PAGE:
Authors Discuss Toronto, Egypt, and Vietnam in Their Books // Caryn Cathcart
The concept of place is not limited to geography. It also encompasses culture, character, history, politics, perspective, language, and inspiration. In fact, place can exist entirely beyond geography—it’s found in distant mythologies, online communities, and even the ever-fickle human memory. It is no surprise that the theme of writing and place proved incredibly rich for IFOA Weekly’s latest Open Book Literary Salon.
The free event, which took place on October 8th at Toronto’s Harbourfront Centre,
featured a roundtable discussion between Camilla Gibb, Kamal Al-Solaylee, and Steven Heighton. Freelance books columnist, editor, and publicist Becky Toyne moderated.
Toyne opened the evening with a simple question: Where, for you, is home?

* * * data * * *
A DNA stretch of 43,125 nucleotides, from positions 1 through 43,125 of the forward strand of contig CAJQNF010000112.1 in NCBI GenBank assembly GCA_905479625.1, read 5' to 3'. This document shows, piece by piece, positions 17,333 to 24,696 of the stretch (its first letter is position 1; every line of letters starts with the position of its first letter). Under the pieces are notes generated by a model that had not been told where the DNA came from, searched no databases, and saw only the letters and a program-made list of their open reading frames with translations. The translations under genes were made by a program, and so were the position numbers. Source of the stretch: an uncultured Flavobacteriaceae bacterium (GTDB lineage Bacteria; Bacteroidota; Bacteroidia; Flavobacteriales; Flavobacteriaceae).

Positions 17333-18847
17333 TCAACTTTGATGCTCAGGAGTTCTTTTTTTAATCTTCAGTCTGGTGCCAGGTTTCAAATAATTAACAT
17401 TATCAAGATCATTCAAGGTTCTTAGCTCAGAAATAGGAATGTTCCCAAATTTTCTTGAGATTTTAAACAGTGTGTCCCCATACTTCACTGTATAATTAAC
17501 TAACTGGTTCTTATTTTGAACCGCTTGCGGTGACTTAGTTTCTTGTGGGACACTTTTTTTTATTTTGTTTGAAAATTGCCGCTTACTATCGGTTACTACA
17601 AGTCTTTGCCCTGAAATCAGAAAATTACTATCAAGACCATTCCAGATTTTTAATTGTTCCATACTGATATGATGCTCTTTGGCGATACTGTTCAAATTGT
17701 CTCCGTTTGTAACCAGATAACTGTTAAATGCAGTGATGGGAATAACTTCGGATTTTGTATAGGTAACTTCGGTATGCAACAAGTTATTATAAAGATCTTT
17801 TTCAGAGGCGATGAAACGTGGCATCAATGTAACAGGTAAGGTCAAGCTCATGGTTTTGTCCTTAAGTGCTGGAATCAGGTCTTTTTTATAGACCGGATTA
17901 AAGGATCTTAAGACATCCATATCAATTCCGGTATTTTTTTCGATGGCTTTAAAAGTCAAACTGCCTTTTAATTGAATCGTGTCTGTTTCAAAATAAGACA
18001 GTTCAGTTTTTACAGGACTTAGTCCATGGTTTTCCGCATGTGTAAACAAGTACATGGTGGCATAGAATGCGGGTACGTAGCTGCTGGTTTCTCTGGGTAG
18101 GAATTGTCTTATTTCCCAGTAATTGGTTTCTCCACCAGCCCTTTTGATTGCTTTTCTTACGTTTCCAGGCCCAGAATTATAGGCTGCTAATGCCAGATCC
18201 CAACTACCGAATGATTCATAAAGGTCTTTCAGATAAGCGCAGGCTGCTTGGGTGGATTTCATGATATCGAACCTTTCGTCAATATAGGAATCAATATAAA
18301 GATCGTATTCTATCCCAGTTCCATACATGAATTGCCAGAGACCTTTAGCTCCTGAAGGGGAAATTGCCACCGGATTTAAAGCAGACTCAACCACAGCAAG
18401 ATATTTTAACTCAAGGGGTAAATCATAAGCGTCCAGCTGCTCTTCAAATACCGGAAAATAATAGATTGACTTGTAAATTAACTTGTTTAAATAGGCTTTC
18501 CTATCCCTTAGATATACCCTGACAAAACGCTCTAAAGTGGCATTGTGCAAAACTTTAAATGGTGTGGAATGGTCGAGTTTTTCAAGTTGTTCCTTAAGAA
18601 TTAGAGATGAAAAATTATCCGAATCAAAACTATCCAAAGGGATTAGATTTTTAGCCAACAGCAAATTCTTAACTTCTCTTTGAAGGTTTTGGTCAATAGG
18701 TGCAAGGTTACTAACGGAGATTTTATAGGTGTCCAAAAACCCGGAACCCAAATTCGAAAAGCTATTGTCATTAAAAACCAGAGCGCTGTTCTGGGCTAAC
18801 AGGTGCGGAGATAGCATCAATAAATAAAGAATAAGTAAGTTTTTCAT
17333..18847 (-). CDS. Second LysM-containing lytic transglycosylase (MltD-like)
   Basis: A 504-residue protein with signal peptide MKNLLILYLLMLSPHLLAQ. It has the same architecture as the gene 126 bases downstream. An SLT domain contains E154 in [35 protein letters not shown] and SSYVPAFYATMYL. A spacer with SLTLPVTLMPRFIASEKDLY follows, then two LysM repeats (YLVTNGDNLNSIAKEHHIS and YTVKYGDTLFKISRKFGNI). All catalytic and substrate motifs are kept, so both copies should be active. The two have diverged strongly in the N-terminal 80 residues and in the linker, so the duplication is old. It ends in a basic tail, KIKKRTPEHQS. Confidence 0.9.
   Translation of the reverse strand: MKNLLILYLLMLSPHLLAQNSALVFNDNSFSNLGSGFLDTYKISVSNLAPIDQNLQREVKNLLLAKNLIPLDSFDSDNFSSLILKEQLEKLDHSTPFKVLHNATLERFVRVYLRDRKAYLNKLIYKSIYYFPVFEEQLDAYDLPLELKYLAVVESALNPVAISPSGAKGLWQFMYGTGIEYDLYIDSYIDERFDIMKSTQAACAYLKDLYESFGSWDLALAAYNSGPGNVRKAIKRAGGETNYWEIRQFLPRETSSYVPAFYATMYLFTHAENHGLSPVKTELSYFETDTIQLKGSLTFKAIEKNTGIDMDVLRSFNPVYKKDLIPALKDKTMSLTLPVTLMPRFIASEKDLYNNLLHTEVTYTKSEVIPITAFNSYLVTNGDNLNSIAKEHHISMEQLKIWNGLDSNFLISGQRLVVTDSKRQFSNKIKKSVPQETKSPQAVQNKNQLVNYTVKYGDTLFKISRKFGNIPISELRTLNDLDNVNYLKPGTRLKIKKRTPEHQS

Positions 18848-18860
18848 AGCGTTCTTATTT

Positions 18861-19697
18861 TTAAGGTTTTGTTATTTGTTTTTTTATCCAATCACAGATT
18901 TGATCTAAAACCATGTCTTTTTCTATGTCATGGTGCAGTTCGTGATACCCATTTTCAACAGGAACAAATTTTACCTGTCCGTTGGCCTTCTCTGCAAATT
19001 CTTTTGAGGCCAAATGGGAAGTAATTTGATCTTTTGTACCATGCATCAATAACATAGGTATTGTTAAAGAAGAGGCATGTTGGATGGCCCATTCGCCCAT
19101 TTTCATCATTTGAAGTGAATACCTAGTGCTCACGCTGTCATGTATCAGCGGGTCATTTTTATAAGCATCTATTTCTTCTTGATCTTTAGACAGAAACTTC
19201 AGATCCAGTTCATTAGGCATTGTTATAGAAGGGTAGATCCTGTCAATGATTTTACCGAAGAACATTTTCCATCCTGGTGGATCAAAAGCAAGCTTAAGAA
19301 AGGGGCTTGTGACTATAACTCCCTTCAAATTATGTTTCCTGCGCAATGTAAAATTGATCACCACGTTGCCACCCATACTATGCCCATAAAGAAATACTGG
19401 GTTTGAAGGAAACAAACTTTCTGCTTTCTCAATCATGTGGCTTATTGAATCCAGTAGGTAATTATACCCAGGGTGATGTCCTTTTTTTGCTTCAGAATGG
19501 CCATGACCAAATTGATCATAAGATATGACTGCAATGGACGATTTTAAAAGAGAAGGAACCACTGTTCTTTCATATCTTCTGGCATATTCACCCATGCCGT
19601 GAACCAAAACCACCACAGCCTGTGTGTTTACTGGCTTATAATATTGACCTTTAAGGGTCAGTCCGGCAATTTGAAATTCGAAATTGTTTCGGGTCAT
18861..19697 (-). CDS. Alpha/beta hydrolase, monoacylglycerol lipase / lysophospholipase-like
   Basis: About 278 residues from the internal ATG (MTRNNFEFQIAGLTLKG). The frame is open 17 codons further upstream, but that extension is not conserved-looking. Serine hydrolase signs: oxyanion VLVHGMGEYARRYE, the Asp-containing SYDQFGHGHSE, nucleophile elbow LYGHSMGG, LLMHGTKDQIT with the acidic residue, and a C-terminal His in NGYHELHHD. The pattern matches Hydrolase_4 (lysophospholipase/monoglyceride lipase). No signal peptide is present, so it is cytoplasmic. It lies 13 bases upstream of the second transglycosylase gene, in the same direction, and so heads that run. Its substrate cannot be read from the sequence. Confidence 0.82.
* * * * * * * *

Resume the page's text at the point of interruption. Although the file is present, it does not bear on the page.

Gibb, who was born in London, England, but raised in Canada, called Toronto her home. She explained that when her roots were severed from London, the idea of home—that critical reference point—became distorted. Only through raising her daughter in Toronto has Gibb been able to adopt the city as her home. Conversely, when Al-Solaylee first moved to Toronto, he fell in love with the city immediately. He described the experience as a true romance, similar to how people often fall for Paris. Though he described today’s Toronto as a more hostile, alien place, his book, Intolerable: A Memoir of Extremes (HarperCollins Canada), is dedicated to the city he calls home. Lastly, Heighton explained that he had been raised in Toronto but had also lived in Japan. To answer Toyne’s question, then, he provided an excellent Mavis Gallant anecdote. When Gallant was asked if she considered herself a Canadian writer despite having lived outside the country for most of her life, she answered, “I will remain Canadian even if Canada ceases to exist.” This statement applied nicely to the situation of each writer. Continue reading